Optometry continues to evolve! The ways to practice have advanced in so many ways.
Specialties in optometry include:
Specialty contact lenses
Dry eye and ocular surface disease
Low vision optometry
RELATED: 10 Types of Optometry Specialties (coming soon)
9) Ignoring your gut instinct
If something makes you uncomfortable, don't ignore it. Do what's right for the patient!
Do not send them out the door and say "have a good day." Seek consult or a second opinion from another medical professional.
It's not rare if it's in your chair. If you feel like something's wrong, and in your gut, you know that they need further care, get them into the right hands to do so.
10) Not staying up to date with the latest scope of practice and new technology
The profession of optometry has evolved so much in the past 10-15 years.
Take the time to dig in and learn about what's going on and how you can provide better patient care. When appropriate, invest in the training and technology to do so.
11) Not respecting or investing in your eye care team
Your eye care team is the reason you're able to provide high-quality patient care.
They support your every effort so respect them, empower them, and delegate responsibilities to them so they can gain more experience and advance in their career.
12) Turning into a robot
Optometry has a lot of repetitive tasks. I see a number of colleagues that go to work and get very robotic in the way they provide patient care.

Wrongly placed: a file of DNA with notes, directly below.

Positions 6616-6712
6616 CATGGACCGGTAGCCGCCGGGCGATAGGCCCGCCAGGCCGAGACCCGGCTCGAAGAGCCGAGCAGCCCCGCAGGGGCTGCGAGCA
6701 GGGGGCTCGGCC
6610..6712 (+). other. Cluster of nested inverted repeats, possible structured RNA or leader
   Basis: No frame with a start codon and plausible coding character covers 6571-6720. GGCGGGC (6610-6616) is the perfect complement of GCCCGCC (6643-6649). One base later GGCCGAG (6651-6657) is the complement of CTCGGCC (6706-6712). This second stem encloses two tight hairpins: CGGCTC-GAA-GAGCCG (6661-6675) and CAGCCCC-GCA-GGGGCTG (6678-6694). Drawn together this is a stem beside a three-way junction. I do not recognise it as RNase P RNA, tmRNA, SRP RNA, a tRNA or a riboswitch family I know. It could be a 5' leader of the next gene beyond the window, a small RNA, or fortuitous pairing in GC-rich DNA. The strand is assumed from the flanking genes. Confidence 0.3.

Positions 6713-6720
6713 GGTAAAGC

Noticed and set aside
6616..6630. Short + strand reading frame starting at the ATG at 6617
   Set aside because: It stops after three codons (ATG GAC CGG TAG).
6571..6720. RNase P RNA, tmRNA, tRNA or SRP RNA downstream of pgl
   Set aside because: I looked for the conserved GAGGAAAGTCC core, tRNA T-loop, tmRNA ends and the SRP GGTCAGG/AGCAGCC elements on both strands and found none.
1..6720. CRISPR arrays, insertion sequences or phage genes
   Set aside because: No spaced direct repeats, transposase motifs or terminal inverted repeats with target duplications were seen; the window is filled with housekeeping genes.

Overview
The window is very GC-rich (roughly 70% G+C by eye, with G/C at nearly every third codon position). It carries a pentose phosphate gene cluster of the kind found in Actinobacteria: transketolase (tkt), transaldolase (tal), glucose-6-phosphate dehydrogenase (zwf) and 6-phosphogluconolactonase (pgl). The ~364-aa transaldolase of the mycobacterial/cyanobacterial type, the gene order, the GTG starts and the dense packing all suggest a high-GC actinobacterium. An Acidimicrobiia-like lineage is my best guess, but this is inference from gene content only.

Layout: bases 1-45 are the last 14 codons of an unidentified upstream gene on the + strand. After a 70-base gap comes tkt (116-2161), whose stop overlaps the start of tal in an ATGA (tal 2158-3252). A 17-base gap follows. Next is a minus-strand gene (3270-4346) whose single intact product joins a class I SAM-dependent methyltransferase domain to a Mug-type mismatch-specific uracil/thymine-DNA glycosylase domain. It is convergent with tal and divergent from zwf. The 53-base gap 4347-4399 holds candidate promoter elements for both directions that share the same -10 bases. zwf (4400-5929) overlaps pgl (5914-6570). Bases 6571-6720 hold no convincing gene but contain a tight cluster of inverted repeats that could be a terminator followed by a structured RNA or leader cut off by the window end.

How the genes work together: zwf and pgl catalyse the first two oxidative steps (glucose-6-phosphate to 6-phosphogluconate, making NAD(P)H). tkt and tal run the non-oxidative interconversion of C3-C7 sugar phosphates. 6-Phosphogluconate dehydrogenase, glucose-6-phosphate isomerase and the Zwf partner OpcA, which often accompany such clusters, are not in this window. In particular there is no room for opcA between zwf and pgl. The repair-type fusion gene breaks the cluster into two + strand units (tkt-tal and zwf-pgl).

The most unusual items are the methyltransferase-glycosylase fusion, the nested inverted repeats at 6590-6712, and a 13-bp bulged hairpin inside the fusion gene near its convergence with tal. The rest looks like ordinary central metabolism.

Don't forget, we're serving people! Take the time to get to know your patients. Build life-long relationships.
If you find that you're getting burnt out, take time to think about why and address it accordingly.
Personally, I recommend diversifying and learning new specialties within the profession.
13) Not connecting with other medical professionals
Take the time to get to know other optometrists in your area.
Reach out and connect with local ODs. Network, learn from each other, and build relationships. Do the same with other ophthalmologists in the region so you can co-manage more efficiently and effectively.
Also, reach out to primary care doctors, nurse practitioners, physician assistants, and other health care professionals. There are a lot of people that we can collaborate with, you just have to get to know them to do so.
14) Not investing in marketing
There are so many different ways to market your practice.
This includes internal marketing, external marketing, and digital marketing.
Explore the various ways to market your practice and double down on what works.
15) Running before you walk
Your optometric journey is just that, a journey.
Embrace this and don't bite off more than you can chew. Learn throughout every aspect of the process and understand that your career path and where you envision it coming out of school even five or ten years out is going to evolve.
Don't beat yourself up if you feel like you're behind where you envisioned being.
Understand that everything happens for a reason. This includes your experiences, mistakes, and successes, all of which shape and cultivate who you are as an optometrist.
Mistakes are a fact of life. What's most important is that you learn from your optometry mistakes so you can grow as an optometrist!
What mistakes do you see optometrists make that they can learn from? Let me know in the comments below and stay tuned for my next video where we can reflect and grow stronger together.